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The target of this session is to help understand the interactions between tip and sample based on fundamental knowledge on principles of AFM. After all, some images which measured with above three modes are represented.

 
 

Nanoscale Research Using AFM & Techniques:
Principles of AFM imaging modes

 

Tuesday, 25 May , 2021

  • 10:30 AM
    (ARAB)
    Riyadh
  • 1:00 PM
    (IST)
    New Delhi
  • 3:30 PM
    (SST)
    Singapore
  • 5:30 PM
    (AEDT)
    Sydney
 

2021 SE Asia Webinar Series Schedule:

DateTopic
May 25 Principles of AFM imaging modes
Jun 15 Imaging modes of AFM from the application point of view
Jul 6 Investigation of nanomechanical properties using AFM
Aug 10 Crosstalk-free ferroelectric domain characterization via dual frequency resonance tracking PFM
Sep 7 Scanning capacitance microscopy; advanced analysis for nanoscale semiconductor surface

Atomic Force Microscopy (AFM) is a powerful tool for studying surface morphology of materials at the nano scale. In addition, various advanced properties such as frictional, mechanical, and electrical can be also obtained using the AFM. In this study, we discuss about principles of basic AFM modes such as contact, non-contact, and tapping mode. Starting from the fundamental theories of atomic interactions which typically used for AFM measurements, to main hardware components of the AFM. In addition, crucial points (e.g., set point, feedback) of each mode are mentioned and discussed.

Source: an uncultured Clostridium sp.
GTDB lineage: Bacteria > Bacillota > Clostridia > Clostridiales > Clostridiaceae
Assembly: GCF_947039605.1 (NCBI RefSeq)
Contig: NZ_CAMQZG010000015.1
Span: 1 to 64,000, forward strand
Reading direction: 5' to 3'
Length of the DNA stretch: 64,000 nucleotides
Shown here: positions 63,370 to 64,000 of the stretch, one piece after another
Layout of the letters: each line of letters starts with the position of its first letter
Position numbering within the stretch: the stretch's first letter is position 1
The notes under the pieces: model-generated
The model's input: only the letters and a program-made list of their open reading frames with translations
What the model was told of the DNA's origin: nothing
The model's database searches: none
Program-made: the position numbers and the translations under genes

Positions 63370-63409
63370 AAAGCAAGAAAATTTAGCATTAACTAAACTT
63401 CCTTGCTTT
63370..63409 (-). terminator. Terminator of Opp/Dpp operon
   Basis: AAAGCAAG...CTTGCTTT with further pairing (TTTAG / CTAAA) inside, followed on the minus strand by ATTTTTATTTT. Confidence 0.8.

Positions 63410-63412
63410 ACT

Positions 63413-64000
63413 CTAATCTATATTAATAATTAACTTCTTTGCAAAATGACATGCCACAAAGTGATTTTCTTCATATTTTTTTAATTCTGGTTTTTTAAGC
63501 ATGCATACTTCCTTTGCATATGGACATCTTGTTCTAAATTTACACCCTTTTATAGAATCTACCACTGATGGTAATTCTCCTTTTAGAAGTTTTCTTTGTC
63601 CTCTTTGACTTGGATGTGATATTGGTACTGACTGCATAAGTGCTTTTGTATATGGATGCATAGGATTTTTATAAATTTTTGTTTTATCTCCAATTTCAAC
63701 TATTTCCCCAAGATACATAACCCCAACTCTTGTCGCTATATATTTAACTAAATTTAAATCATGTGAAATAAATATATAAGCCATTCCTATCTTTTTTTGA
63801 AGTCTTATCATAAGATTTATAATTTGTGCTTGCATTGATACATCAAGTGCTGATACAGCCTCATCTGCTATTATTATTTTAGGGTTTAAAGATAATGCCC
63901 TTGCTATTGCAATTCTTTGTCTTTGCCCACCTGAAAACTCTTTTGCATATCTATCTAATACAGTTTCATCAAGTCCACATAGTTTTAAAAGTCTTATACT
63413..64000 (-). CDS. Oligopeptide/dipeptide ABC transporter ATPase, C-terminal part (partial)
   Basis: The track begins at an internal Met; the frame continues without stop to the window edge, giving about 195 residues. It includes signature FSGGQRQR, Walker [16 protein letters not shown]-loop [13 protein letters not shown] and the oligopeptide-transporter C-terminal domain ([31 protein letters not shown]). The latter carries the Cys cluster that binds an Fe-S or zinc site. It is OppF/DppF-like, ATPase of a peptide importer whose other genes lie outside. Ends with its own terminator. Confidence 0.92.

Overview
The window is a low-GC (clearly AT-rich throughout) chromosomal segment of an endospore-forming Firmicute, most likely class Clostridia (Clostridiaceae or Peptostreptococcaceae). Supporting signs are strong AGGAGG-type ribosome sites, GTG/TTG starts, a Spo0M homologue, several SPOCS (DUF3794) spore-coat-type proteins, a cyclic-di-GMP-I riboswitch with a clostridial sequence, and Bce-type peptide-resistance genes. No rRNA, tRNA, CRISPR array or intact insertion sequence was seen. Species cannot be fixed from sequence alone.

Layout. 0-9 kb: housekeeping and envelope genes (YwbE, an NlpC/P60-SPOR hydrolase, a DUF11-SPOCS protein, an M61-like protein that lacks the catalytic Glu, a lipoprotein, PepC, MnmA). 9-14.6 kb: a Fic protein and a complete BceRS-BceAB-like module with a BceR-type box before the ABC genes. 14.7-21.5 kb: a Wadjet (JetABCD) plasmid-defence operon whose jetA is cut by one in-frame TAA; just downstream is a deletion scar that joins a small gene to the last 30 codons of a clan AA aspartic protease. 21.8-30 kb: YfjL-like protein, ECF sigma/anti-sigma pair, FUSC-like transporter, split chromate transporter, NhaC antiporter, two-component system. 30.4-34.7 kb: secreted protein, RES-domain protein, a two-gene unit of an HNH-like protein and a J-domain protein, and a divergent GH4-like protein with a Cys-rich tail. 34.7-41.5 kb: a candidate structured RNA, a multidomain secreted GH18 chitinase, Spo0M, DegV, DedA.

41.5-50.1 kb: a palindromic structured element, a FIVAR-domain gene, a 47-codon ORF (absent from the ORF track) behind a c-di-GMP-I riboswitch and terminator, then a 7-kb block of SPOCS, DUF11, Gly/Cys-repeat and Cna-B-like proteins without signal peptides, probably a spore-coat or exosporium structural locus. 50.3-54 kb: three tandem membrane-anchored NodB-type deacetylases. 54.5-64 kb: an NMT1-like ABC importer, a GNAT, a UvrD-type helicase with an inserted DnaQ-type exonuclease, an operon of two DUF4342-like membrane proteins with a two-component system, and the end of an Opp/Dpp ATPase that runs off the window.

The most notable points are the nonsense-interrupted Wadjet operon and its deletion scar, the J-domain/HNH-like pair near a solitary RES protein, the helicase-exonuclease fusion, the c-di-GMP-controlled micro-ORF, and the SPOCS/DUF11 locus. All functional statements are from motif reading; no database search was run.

In contact mode, the tip physically contacts the sample with a given force set point. This set point is maintained constant during scanning. The principle is relatively simple among three modes. However, damages to tip and sample are readily occur due to contact sliding. In contrast, non-contact mode allows topography measurement without contacting the surface. Therefore, tip and sample can be preserved. Tapping mode (i.e., intermittent contact mode) shares similar principle with non-contact mode. Nonetheless, the tip taps the surface during scanning to measure additional information on material properties distribution (e.g., modulus distribution).

The target of this session is to help understand the interactions between tip and sample based on fundamental knowledge on principles of AFM. After all, some images which measured with above three modes are represented.


Presented By : 
Chris Jung, Applications Scientist, Park Systems Korea

Chris Jung, is an Application Scientist for Park Systems Korea - Research Application Technology Center (RATC) department. He received his Master’s degree in Physics from the Kyung Hee University, and his Bachelor’s degree in Physics from Dankook University in South Korea. His major project includes Evaluation of Kelvin Probe Force Microscopy (KPFM) at the perspective of resolution.

 

 

 

Park Lectures - Park Atomic Force Microscope